Junior Jenna Deemer could have been the deep threat for LSU this season, but she sat out most of the year with an illness.

“If it's there, just try and knock it down,” Jackson said. “But I mean, if it's the pull-up or it's us taking it to the basket, then that's what we're going to try and do.”

So if LSU isn’t big and doesn’t shoot a lot of 3s, what is its identity?

Offensively, it means LSU is searching for other ways to score, primarily in transition and with its quick guards. LSU scored 182 points on fast breaks this season, accounting for almost 10 percent of its total points. On the inside, it requires LSU getting creative in its game plan, forcing teams to adjust to its lack of height instead of vice versa.

“People who are tall have to figure out how to guard smaller players,” Hyder said. “They’re not used to 5-11s taking on the dribble. They’re used to a 6-5 doing a baseline jumper. … They see us as unequipped and think that we’re only capable of doing one thing, and that’s because it’s what we show. You take advantage of the things you’re good at.”

On defense, LSU has to make up for its size deficit with a total team effort. Leaving Hyder or Mitchell to defend the opponent's bigs one-on-one is a recipe for disaster before they even get into inevitable foul trouble.

LSU wants to draw in guards to help on defense and plug passing lanes before the ball ever gets to the post. The Lady Tigers are No. 18 in the country, forcing an average of 20.5 turnovers — which they’ve turned into 666 points.

That strategy will be put to the test Saturday as LSU faces one of the most potent bigs in the nation. Cal center Kristine Anigwe, a 6-4 sophomore, is 12th in the nation in scoring at 21.2 points to go with 9.3 rebounds.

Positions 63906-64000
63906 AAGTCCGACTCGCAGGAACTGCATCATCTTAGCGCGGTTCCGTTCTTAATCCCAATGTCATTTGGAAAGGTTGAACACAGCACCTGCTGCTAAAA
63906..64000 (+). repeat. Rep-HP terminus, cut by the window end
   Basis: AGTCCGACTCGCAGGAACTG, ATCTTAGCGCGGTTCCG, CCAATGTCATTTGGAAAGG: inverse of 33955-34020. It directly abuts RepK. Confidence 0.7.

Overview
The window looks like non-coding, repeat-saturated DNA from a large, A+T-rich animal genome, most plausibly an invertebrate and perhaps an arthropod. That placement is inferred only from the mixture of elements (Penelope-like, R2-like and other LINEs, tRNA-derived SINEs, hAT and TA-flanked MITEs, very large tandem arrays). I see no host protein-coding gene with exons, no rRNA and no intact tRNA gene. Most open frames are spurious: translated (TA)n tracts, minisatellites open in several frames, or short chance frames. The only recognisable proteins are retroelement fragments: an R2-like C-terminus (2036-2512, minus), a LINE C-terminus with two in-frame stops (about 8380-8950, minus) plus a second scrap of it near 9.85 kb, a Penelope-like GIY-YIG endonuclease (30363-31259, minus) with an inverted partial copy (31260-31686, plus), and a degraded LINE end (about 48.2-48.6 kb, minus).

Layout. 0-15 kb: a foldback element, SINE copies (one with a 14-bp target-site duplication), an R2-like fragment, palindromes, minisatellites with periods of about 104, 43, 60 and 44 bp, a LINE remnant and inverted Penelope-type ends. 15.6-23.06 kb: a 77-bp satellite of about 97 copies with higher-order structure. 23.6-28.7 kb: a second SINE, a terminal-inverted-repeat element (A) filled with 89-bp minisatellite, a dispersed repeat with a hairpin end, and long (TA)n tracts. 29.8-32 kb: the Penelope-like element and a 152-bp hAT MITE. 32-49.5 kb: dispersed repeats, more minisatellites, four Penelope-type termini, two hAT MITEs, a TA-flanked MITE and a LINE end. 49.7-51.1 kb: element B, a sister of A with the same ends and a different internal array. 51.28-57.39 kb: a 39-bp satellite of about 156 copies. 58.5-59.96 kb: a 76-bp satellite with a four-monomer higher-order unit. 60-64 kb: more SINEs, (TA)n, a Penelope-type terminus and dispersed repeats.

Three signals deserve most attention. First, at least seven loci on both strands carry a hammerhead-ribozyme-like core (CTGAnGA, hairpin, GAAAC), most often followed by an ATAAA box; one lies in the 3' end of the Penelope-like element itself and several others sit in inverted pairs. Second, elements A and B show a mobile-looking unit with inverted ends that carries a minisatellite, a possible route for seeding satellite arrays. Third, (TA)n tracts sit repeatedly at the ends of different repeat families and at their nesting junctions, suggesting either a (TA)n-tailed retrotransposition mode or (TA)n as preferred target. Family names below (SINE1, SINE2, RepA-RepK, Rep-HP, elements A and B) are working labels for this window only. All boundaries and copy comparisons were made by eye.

“I think that Nikki and her staff have done an incredible job of maximizing their strengths, which is the ability to turn you over,” Cal coach Lindsay Gottlieb said. “You don't win eight games in the SEC and 20 games overall or whatever they won with a little bit of a lack of size if you're not doing something to disrupt the other team — and they're terrific at turning you over, flustering the guards, not letting you get the ball to interior players, changing up defenses.”

5 for 3: The Lady Tigers' five most significant 3-pointers this season

5) Chloe Jackson broke a tie score when she threw up a try from just inside midcourt at the first-quarter buzzer during LSU’s game against N.C. State at the Paradise Jam in the U.S. Virgin Islands.

4) In a player favorite moment, freshman walk-on forward Stephanie Self pulled up from deep in the final minute of a blowout against Alabama State to score her first (and only) points of the season. The Lady Tigers responded with a celebration worthy of the national championship game.

3) It may not have ended in LSU’s favor, but Raigyne Moncrief’s 3 with 15 seconds to play at Georgia kept the Lady Tigers’ hopes alive a little longer, sending them to overtime in Athens. LSU eventually lost 70-65.

2) It's not a single moment, but the Lady Tigers hit a season-high four shots from behind the arc at Arkansas. That ended up being the difference in a 53-52 win.

1) With 3 seconds left and LSU down two to N.C. State, the bench was yelling for Moncrief to drive for an easier shot to tie the score. Looking back, the Lady Tigers are sure glad she didn’t: Moncrief pulled up for a 3-pointer and gave the Lady Tigers a 59-58 win.

Follow Mike Gegenheimer on Twitter, @Mike_Gegs.